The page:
Monday, January 25, 2010

A Warning of Sorts

Sunday. Late morning. Midday.
Green all around, blue skies. A cool breeze. Beauty, beauty left, right and centre.
And, deep in me I feel frozen. Alone. Lonely.

An elder of the village saw fit to come and tell me, give me some updates. Complaints from my neighbours. A disguised warning, a veiled ‘cease and desist’ order.
Apparently, my neighbours are not confortable with their kids coming and being with me. We do have a large compound. And, the kids love it. Come and politely ask for permission to play. I usually say yes. My partner says no.
But, my neighbours don’t like it. They have informed the kids so. But, like children everywhere, they keep coming. And asking. And, I don’t have any reason to say no. Most of the time.
Except that my neighbours see ill intentions in my permission.
Because I am a gay man. And, my partner is gay, and we are a couple.
Gay. Therefore, paedophiles. We assault children. We infect them with the gay virus.
Of necessity, I am not very neighbourly. But, I have been here nine years. And more. But, I am conscious of my status as a gay man, our status as a gay couple living demi-closeted in Uganda.
Curiously, it hurts.
What hurts more is the fact that the elder who was informed to pass on the message is my dad.

And, implicit in the message was a cooling, a to-be-read-between-the lines cooling of my relationship with him.

I don’t blame him. Sadly, I have to understand that he lives in an environment which presumes the worst of gay humans. And, we are unashamedly so. Gay.
But, I am also angry. Angry, and Sad. Very sad.

I want to lash out. I want to hit out.
The anger is an adaptive response. It has carried me on and on, through very much. It is a prop that I have learnt to use before. Have to learn to use everytime.

But, it is also a danger, a false comfort.
I thought of my family. What would happen if they were to reject me?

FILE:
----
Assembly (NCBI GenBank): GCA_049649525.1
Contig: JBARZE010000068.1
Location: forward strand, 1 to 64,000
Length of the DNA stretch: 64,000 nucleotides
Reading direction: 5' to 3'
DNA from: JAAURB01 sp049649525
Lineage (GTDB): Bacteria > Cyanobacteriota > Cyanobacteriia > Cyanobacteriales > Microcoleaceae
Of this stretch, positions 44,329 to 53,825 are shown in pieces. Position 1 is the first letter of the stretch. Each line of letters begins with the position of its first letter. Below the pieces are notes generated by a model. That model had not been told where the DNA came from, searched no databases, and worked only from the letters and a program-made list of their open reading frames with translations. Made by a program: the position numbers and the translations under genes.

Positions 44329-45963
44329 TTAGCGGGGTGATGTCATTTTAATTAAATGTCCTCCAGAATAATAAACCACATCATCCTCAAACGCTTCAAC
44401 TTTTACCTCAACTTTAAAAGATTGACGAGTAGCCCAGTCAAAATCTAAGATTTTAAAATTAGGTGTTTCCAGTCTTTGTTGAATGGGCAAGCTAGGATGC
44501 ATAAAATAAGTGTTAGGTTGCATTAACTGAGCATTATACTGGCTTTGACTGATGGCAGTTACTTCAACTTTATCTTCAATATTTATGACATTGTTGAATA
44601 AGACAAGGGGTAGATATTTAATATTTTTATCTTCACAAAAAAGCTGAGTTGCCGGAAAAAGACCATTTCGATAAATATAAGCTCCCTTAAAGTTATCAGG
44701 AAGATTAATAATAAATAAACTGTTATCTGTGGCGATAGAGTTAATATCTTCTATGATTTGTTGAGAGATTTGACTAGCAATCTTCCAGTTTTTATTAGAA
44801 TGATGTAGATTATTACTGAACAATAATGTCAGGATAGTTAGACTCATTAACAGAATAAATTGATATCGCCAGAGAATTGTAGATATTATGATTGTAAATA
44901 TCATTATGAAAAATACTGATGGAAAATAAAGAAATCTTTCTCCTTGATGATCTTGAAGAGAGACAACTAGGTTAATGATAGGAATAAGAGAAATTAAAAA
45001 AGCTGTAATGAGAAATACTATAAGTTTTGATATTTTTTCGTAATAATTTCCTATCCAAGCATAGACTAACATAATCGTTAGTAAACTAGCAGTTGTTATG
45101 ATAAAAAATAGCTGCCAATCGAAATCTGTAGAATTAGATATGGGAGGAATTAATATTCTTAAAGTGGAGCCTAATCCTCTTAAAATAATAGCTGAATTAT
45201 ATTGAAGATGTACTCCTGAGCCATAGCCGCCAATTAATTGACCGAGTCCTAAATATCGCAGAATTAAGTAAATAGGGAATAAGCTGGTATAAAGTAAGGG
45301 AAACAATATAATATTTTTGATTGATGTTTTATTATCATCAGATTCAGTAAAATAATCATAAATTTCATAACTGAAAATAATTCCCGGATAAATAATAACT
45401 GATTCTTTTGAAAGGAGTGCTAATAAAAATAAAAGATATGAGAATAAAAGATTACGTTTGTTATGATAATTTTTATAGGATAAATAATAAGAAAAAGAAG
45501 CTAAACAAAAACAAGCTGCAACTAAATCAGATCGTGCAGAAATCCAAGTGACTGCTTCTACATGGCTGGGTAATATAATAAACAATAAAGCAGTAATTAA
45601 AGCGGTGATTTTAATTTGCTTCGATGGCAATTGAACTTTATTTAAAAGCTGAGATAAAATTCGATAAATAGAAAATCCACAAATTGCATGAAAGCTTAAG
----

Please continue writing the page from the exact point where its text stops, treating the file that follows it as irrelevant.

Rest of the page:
Immediate to that thought was the fact that, I rejected religion when I realised it rejected me. What about family?

They are closer, they are nearer. They are blood. It hurts. And it hurts bad.
All this thought is like a heavy blanketing cloud over the pretty, bright sunshine.
I am proud. I am gay. I am Ugandan.

It hurts.



Jean-Paul, Canada said...

I'm an elder too, gug.

I know your pain. It will always hurt.

It was Oscar Wilde who said: 'We are all of us in the gutter, but a few of us are looking at the stars".

He was also familiar with pain.

Hope comes when ordinary people say that gay rights are human rights, rights that are worth the struggle.

Let me embrace you in friendship as we look at the stars together, all of us who are concerned with human rights. I believe the future holds many wonderful surprises for us; I just believe it, that's all.

spiralx said...

I don't know what your father is like as a person, gug. Or how good your relationship is with him. Or with your mother.

You could perhaps talk to her and see what she thinks.

But maybe, maybe, it is worth going back to your father, some time not too far away, and reminding him that he has known you all your life; he brought you up, gave you your first values in life.

Does he, knowing you as he does, really believe that you are a threat in the compound, or someone who would not be good for the children around you?

If he is an elder, who chooses to lead, then leading involves doing the best for everyone, not just some. It isn't just about respecting tradition. You have to try and bring people together as a working group. And that involves both the heart and the head - wisdom, & experience, but also knowledge, and often courage.

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